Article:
HOME > Articles >

Korean J Gastroenterol  <  Volume 75(3); 2020 <  Articles

Korean J Gastroenterol 2020; 75(3): 132-140  https://doi.org/10.4166/kjg.2020.75.3.132
Impact of Sarcopenia on the Risk of Erosive Esophagitis
Chan Mi Heo1,*, Tae Jun Kim1,*, Hyuk Lee1 , Jeung Hui Pyo2, Yang Won Min1, Byung-Hoon Min1, Jun Haeng Lee1, Hee Jung Son1,2, Sun-Young Baek3, Kyunga Kim3, Seungho Ryu4, Poong-Lyul Rhee1 and Jae J. Kim1
Department of Medicine1, Center for Health Promotion2, Statistics and Data Center3, Samsung Medical Center; Department of Occupational and Environmental Medicine, Kangbuk Samsung Hospital4, Sungkyunkwan University School of Medicine, Seoul, Korea
Correspondence to: Hyuk Lee, Department of Medicine, Samsung Medical Center, Sungkyunkwan University School of Medicine, 81 Irwon-ro, Gangnam-gu, Seoul 06351, Korea. Tel: +82-2-3410-3409, Fax: +82-2-3410-6983, E-mail: leehyuk@skku.edu, ORCID: https://orcid.org/0000-0003-4271-7205

*The first two authors contributed equally to this work as co-first authors of this paper.
Received: August 31, 2018; Revised: January 12, 2020; Accepted: January 13, 2020; Published online: March 25, 2020.
© The Korean Journal of Gastroenterology. All rights reserved.

This is an open access article distributed under the terms of the Creative Commons Attribution Non-Commercial License (http://creativecommons.org/licenses/by-nc/4.0) which permits unrestricted non-commercial use, distribution, and reproduction in any medium, provided the original work is properly cited.
Background/Aims: An association between obesity and erosive esophagitis has been reported, but the effects of sarcopenia and obesity on erosive esophagitis are unknown. This study examined the relationship between obesity, sarcopenia, sarcopenic obesity, and erosive esophagitis in a large population of asymptomatic men and women.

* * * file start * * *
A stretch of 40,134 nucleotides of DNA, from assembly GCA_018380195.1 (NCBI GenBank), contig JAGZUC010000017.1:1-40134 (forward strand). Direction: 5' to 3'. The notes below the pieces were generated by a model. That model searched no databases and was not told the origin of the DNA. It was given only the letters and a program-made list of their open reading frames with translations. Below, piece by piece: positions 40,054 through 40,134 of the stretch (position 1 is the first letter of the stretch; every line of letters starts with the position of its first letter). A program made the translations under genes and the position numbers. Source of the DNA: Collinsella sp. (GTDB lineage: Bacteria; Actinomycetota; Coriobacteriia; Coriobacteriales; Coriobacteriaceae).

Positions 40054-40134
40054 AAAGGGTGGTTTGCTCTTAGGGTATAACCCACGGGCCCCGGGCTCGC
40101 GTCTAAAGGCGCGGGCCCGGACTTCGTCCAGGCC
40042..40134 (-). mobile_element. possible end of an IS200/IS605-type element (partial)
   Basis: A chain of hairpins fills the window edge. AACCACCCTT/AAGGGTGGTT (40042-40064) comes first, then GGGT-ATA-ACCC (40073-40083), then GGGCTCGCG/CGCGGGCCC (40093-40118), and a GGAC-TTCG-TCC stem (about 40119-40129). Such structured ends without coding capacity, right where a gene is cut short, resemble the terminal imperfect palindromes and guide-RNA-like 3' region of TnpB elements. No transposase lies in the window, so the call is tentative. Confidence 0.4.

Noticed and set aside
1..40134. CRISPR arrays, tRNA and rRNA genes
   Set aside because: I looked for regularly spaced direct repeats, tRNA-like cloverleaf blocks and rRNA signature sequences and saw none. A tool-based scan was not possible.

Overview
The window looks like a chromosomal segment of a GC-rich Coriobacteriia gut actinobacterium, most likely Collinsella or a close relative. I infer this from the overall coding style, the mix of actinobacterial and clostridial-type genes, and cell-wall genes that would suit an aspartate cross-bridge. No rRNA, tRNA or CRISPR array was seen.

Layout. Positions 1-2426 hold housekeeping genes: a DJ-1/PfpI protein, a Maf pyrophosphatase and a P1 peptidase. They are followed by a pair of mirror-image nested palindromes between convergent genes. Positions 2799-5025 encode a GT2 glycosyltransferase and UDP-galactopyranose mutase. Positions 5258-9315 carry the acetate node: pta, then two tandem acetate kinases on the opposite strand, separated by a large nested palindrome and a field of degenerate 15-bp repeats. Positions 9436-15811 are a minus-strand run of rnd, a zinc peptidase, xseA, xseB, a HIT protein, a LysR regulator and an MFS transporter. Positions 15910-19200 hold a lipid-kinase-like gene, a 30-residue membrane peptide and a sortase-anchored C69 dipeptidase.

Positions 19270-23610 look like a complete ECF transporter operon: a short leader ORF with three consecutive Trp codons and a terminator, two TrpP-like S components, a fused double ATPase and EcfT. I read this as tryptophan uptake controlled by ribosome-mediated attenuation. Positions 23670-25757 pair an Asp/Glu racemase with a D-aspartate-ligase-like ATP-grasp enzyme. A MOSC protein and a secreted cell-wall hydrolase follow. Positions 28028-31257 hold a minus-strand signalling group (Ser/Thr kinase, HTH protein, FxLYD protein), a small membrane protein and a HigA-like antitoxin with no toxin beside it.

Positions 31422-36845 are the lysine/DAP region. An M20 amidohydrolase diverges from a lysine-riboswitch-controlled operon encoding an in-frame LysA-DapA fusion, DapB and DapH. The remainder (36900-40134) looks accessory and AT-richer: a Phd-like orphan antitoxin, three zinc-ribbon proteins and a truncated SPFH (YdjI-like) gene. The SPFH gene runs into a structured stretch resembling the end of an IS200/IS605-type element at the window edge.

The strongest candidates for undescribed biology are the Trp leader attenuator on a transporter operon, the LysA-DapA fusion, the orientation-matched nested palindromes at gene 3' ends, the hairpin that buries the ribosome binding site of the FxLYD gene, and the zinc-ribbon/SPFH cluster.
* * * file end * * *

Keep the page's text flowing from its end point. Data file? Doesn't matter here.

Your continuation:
Methods: This study analyzed 32,762 subjects who underwent a comprehensive health check-up, which included upper gastrointestinal endoscopy, from August 2006 to December 2011 by a cross-sectional study. Sarcopenia was defined as a decrease in the appendicular skeletal muscle mass (ASM)/body weight value of two SD or more below the normal means for a younger reference group.
Results: The study was carried out on four groups according to obesity and sarcopenic status: normal, obesity, sarcopenic, and sarcopenic obese group. In a multivariable model, the risk of erosive esophagitis was higher in the obese (adjusted OR [aOR] 1.35, 95% CI 1.22-1.49), sarcopenic (aOR 2.12, 95% CI 1.40-3.19), and sarcopenic obese groups (aOR 1.54, 95% CI 1.27-1.87) than in the normal group. The risk of erosive esophagitis was higher in the sarcopenic and sarcopenic obese groups than the obese group; the ORs were 1.63 (95% CI 1.08-2.47) and 1.22 (95% CI 1.01-1.46), respectively. In dose-response analysis, increasing sarcopenia severity showed a positive and graded relationship with the overall, Los Angeles (LA)-B or higher grade, and LA-C erosive esophagitis.
Conclusions: This study suggests that sarcopenia is strongly and progressively associated with erosive esophagitis.
Keywords: Sarcopenia; Obesity; Esophagitis

This Article

Author ORCID Information

Stats or Metrics
  • View: 23
  • Download: 17

Social Network Service



Official Journal of

Indexed/Covered by

  • thomson reuters
  • pubmedcentral
  • koreamed
  • crossref
  • crossref
  • synepse
  • kofst
  • DOAJ